First-time homebuyers seizing opportunity

WASHINGTON (AP) – Sales of previously occupied homes jumped unexpectedly in February by the largest amount in nearly six years as first-time buyers took advantage of deep discounts on foreclosures and other distressed properties. Economists said sales, while still at levels not seen since 1997, may finally be coming back to life after declining sharply following the stock market plunge last autumn.

Prices, however, are expected to keep falling well into the year. Tens of thousands of homes remain tied up in the foreclosure process and are not yet for sale. Plus, as the recession deepens and job losses mount, many buyers are likely to stay on the sidelines.

“The four-letter word in the housing market is ‘jobs,’” said Nicolas Retsinas, director of Harvard University’s Joint Center for Housing Studies. “If you’re worried about having a job tomorrow, you’re not likely to buy a home now.”

The National Association of Realtors said Monday that sales of existing homes grew 5.1 percent to an annual rate of 4.72 million last month, from 4.49 million units in January.

It was the largest monthly sales jump since July 2003, with first-time buyers accounting for about half of all transactions. Sales had been expected to dip to an annual pace of 4.45 million units, according to Thomson Reuters. The results, which came after a steep decline in January, mean that sales activity has returned to December’s levels, but still remains lower than most of last year.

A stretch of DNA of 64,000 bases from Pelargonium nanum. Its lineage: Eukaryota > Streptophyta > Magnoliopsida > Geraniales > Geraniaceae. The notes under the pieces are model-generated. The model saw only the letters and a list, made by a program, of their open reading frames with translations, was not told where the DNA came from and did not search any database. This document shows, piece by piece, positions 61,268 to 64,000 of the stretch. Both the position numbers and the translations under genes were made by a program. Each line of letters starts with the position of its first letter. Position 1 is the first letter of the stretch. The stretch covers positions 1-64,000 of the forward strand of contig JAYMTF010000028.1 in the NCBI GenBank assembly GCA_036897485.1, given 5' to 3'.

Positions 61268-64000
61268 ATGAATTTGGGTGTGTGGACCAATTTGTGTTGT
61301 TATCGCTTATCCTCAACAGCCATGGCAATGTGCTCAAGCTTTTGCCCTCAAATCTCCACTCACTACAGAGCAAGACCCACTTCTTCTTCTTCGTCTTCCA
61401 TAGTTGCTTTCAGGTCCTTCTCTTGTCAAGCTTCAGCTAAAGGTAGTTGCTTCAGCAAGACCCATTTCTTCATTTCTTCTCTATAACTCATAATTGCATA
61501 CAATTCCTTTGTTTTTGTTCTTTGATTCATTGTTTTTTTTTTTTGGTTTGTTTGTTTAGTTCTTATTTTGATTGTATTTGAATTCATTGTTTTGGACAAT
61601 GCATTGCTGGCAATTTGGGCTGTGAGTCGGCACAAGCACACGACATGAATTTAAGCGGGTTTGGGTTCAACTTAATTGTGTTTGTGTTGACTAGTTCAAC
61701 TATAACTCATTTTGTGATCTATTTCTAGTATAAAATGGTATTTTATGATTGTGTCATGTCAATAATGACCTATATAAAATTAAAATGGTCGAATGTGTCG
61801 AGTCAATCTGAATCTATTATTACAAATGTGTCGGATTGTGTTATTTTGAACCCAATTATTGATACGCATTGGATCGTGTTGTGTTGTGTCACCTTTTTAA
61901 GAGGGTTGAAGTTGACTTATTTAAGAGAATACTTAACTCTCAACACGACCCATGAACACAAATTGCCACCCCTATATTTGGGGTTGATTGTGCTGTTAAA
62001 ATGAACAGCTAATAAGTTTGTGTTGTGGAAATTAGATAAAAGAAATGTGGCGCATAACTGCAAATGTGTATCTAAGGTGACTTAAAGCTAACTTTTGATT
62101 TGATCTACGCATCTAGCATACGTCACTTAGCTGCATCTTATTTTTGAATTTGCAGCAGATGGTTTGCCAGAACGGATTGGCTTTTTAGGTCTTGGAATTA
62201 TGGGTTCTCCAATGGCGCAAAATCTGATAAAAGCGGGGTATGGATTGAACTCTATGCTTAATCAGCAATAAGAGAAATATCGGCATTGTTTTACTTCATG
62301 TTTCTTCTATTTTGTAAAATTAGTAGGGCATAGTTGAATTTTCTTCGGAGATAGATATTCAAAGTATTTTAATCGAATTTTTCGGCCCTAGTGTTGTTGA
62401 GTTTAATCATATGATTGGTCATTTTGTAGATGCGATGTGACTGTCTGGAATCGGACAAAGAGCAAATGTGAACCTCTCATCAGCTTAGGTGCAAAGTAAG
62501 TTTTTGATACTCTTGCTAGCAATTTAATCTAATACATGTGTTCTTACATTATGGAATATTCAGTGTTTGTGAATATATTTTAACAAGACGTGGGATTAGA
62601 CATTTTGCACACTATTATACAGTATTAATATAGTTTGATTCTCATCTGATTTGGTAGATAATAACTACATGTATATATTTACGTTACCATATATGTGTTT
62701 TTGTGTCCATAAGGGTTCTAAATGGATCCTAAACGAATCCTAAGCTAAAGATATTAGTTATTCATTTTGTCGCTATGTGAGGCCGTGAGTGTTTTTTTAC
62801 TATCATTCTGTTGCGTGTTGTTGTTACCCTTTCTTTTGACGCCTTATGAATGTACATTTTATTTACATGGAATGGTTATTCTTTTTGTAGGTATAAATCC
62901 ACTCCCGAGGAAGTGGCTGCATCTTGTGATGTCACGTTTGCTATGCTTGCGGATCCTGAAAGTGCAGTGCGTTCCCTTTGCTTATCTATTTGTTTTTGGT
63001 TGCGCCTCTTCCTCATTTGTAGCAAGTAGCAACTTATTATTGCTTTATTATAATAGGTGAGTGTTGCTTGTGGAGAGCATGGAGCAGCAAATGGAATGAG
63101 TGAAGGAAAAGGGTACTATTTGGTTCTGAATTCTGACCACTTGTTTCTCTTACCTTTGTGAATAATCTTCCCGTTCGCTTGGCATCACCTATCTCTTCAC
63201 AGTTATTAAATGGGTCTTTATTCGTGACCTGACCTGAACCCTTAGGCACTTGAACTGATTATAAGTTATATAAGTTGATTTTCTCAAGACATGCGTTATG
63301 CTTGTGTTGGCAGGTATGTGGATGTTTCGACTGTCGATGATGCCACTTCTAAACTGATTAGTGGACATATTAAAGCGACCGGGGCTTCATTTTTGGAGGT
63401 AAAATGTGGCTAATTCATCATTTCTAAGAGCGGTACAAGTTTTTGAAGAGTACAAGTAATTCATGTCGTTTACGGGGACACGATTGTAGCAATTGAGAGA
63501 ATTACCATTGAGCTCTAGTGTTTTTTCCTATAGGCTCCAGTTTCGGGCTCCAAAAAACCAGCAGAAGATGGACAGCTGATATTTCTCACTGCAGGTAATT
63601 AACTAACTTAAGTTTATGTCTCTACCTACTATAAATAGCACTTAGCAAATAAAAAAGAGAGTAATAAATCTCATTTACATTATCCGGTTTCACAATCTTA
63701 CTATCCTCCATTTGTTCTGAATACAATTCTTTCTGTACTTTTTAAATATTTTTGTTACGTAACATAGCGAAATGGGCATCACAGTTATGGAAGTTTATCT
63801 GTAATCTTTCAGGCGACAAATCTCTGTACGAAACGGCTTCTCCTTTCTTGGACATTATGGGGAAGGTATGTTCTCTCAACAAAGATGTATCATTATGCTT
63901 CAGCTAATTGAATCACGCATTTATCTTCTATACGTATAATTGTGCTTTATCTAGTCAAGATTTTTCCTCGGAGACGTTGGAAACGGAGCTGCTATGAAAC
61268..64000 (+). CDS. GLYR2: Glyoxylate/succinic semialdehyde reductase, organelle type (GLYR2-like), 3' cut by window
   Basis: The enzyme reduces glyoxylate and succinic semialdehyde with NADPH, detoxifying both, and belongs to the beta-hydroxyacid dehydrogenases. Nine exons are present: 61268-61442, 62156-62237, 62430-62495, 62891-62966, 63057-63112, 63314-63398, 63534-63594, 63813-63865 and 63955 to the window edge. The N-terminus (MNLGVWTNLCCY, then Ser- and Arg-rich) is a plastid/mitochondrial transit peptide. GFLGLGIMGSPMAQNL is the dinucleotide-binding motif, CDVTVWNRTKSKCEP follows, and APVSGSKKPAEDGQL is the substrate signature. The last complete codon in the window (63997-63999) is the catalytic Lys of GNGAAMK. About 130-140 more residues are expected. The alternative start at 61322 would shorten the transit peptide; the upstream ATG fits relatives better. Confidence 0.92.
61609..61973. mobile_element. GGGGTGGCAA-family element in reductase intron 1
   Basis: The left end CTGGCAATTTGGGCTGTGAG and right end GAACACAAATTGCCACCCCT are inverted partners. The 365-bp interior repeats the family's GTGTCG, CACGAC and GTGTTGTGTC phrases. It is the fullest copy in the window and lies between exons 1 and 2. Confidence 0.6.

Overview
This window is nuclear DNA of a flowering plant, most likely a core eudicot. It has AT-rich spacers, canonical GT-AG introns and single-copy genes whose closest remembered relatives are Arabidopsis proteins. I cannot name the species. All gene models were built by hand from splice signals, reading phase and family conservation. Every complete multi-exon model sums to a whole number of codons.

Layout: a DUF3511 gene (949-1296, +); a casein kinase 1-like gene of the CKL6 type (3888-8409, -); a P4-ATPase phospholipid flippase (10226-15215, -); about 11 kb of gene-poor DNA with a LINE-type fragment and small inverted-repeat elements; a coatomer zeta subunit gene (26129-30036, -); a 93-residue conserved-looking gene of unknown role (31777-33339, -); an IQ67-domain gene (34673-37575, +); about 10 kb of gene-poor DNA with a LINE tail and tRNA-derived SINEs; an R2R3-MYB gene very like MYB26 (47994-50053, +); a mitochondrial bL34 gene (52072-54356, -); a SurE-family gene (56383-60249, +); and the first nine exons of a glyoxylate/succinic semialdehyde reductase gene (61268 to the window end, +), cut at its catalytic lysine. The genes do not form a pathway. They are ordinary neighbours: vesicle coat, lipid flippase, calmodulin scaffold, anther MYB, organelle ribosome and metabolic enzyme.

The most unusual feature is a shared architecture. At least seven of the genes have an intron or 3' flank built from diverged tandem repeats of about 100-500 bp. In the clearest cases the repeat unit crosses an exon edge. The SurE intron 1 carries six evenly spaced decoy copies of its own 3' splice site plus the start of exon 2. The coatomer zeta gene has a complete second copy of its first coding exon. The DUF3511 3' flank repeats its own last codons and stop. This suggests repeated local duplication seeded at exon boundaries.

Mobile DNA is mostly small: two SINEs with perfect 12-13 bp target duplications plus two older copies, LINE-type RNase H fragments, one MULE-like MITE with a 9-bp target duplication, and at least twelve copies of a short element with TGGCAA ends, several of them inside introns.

“If January was a disaster for housing, February may be the rebound month,” wrote Joel Naroff, president of Naroff Economic Advisors.

The sales figures don’t yet reflect the new $8,000 tax credit designed to lure even more first-time buyers into the market. That should juice up early summer sales, but how much will depend on the overall condition of the U.S. economy.

“If the economy stabilizes around midyear and financial conditions improve, then sales will probably begin to slowly increase as buyers step back into the market,” wrote JPMorgan Chase analyst Abiel Reinhart. “An important reason for this is that affordability has already increased sharply, both as a result of lower prices and lower mortgage rates.”